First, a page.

Mike Waine, fishery management plan coordinator with ASMFC, said, “The term ‘overfished’ means there aren’t enough left to sustain themselves. Currently, it’s unknown whether there are enough menhaden out there or not, whether it’s overfished or not,” he said. “But are they ‘overfishing?’ Yes...Overfishing is like taking money out of your bank account faster than it’s coming in. The rate of removing fish is too high so the action taken in December was in reaction to overfishing.”

He agreed with Diehl that scientists have not determined the most appropriate method of measuring menhaden. “That’s what they’re working on right now. They are exploring all ways. They’re not relying on what they’ve done in the past,” he said.

The ASMFC board is also managing the menhaden industry as an eco-system component, said Waine, which is another reason the board wants to protect their numbers.

Diehl argues that approach is inaccurate because menhaden do not filter water and don’t provide significant benefits to water quality.

According to John Bull, director of public relations for the Virginia Marine Resource Commission (VMRC), a study by the Virginia Institute Marine Science showed adult menhaden “...do not remove harmful nitrogen from the water and improve water quality.” However, Bull said there is information dating back 100 years that supports the contention by sport fishermen that menhaden are food for game fish like striped bass.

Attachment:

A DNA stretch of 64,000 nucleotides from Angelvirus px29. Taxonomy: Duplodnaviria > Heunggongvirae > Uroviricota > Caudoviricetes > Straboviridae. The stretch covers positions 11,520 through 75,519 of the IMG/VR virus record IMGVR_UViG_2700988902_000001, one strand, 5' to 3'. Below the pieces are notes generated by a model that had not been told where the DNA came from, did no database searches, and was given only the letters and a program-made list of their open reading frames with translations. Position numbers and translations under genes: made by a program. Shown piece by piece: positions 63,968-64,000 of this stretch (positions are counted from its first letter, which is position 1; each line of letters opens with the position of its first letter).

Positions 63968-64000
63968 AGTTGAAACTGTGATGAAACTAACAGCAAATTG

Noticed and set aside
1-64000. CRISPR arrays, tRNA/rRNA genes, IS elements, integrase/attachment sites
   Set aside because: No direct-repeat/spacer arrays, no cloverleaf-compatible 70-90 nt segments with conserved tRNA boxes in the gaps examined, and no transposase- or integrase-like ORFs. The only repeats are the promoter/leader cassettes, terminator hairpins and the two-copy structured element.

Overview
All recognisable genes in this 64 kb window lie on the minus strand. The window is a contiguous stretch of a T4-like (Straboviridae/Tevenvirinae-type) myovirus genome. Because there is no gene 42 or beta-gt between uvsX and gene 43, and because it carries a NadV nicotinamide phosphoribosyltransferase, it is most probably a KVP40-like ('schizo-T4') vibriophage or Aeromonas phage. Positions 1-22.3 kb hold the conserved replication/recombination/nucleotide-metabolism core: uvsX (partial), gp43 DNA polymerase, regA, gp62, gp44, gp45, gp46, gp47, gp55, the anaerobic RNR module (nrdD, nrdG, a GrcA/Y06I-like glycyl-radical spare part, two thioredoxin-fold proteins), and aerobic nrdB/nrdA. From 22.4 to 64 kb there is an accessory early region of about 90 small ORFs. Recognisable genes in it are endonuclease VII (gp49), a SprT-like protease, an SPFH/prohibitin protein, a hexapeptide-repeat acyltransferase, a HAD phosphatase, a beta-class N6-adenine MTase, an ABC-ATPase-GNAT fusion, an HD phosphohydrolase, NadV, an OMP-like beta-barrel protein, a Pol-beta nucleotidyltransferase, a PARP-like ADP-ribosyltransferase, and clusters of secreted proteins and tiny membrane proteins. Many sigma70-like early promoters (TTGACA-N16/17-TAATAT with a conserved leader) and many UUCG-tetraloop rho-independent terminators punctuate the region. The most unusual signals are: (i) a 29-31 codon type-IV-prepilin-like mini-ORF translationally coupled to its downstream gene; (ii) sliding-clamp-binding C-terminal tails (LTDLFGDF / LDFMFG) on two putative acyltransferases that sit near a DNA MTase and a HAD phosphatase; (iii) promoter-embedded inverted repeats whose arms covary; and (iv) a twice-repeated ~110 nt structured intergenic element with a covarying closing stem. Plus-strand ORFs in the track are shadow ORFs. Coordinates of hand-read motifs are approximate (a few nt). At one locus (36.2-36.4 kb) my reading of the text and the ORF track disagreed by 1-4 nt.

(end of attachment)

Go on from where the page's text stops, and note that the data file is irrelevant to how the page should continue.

“The bottom line? What is needed is a new stock assessment...one that is more comprehensive, more in depth,” said Bull. “One that shows the overall health of the stock, what level of harvest would be safe and what level of harvest would constitute overfishing.

“What hurts Omega is that the science used was messed up...it couldn’t say if it was overfished, if the stock was healthy. But the ASMFC said ‘We’re going to cut it back anyway.’ If a more thorough assessment proves the stock is healthy and not overfished, Omega could ask to have the restriction rolled back and say ‘You harmed us.’”